Vera, whose father served 12 years on the City Council from 1992-2000 and from 2002-2006, said he hopes to give back to the community that supported him and his family through good times and bad.
Born in Culver City, Vera attended St. Augustine Elementary School and St. Bernard High School, while helping his parents, Albert and Ursula, in their landmark Sorrento Italian Market on Sepulveda Boulevard. He served for 15 years as a Culver City Police Department reserve officer, while continuing to help run Sorrento, during which time he got married and had a daughter, Alexandria.
But in 2001, tragedy struck.
Vera’s brother died suddenly and his mother began what would turn out to be a terminal illness. Vera’s marriage began to crumble, and he turned to drugs. After several run-ins with the law and time in jail, he checked into a rehabilitation center and emerged sober and reinvigorated.
“That was a dark time, but I learned a great deal about both myself and my community,” he said. “Everyone in Culver City was so supportive of me and my family that I knew, even then, that I wanted to give back to this city.”
Vera returned to Sorrento, caring for his dying mother while at the same time running the day-to-day operations of the family market and the Veras’ extensive ranches near Lindsay, California after his father’s death in 2010. His mother, Ursula, died a year later, and since then, Vera has continued to run and improve the family businesses.
“I am anxious to bring my business experiences to City Hall,” Vera said. “We need to be smart about our city’s finances, but we also have to focus on important issues like attainable housing for working professionals, public safety for all of our residents and intelligent ways of dealing with traffic, transportation and mobility.
“We need to move our city forward by working together to address our challenges and take advantage of the opportunities we have before us. We need to balance economic development with the special qualities that make Culver City unique. I know that I can do that.”
The Sorrento market retains its old-world charm, but Vera has made numerous upgrades and improvements, including the introduction of new imports from all over Italy and the creation of what has become one of Southern California’s finest Italian wine departments.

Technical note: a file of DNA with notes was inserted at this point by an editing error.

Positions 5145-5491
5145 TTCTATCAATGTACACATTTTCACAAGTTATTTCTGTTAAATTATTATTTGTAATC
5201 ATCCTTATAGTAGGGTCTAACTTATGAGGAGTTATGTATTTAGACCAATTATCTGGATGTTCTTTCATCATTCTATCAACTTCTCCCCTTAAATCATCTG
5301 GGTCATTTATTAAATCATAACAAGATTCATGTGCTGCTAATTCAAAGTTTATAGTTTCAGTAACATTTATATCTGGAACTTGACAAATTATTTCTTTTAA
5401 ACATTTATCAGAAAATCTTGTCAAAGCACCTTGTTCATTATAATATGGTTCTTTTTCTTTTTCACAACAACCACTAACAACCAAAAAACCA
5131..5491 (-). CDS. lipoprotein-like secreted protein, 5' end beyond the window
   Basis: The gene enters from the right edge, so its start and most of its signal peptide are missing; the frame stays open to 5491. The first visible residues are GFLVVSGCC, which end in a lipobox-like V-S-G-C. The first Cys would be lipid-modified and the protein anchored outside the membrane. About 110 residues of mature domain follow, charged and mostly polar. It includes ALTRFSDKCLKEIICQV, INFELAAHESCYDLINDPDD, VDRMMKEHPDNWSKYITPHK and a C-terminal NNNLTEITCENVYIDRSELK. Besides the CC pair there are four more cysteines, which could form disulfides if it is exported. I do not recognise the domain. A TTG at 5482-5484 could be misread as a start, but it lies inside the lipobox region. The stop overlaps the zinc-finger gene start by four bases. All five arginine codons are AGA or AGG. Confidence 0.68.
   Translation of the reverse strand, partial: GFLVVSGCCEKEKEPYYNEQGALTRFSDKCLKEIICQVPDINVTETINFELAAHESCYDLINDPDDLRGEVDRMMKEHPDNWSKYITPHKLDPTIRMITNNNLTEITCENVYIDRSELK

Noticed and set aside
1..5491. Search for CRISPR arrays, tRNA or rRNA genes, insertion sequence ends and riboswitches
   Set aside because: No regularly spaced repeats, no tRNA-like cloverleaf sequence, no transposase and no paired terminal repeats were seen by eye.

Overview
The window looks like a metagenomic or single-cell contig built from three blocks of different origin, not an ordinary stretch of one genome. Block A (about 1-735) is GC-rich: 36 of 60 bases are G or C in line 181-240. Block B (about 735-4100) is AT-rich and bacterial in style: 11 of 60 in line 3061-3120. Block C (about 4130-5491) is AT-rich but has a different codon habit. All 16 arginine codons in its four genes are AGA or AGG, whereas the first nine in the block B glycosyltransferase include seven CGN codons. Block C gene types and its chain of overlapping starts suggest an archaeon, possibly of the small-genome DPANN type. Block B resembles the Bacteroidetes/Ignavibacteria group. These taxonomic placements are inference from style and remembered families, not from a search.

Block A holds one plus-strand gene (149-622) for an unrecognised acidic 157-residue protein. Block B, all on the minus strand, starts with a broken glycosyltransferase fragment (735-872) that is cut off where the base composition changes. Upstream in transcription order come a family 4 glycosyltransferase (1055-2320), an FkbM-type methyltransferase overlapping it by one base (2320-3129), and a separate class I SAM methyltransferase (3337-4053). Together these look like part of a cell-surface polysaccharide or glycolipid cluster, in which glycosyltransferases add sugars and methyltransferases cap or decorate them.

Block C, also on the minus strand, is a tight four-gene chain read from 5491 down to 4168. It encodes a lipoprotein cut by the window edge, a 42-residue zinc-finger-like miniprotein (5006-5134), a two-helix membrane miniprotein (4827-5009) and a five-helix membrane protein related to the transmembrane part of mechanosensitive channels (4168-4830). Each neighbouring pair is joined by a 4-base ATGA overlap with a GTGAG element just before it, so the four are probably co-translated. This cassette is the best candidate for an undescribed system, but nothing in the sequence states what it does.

He has also taken over the family’s 26 ranches encompassing thousands of acres and emphasized the production of olive oil. Vera Ranches also produces a wide array fruit and vegetables, which Vera oversees personally with weekly visits to the ranches about 45 minutes north of Bakersfield.
Vera has maintained the broad philanthropic efforts undertaken by his father, something he said has shaped his attitude toward how the city should be run.
“We need to look out for everyone who calls this city ‘home,’” Vera said. “Culver City should be a safe and welcoming environment for families at all levels of the economic spectrum, and I am committed to making sure our schools, our police department, our fire department and our parks system have the tools and resources they need to create that environment.”
Vera is a member of the Culver City Exchange Club and has served on both the Culver City Landlord/Tenant Board and the Culver City Civil Service Commission, where he currently serves as part of the five-member commission charged with advising the City Council on all matters concerning Human Resources administration.
Vera also serves on the Culver City Chamber of Commerce Board of Directors and the Culver City Palms YMCA Board of Managers.
For more information about Vera and his campaign, please visit www.veraforcouncil.com.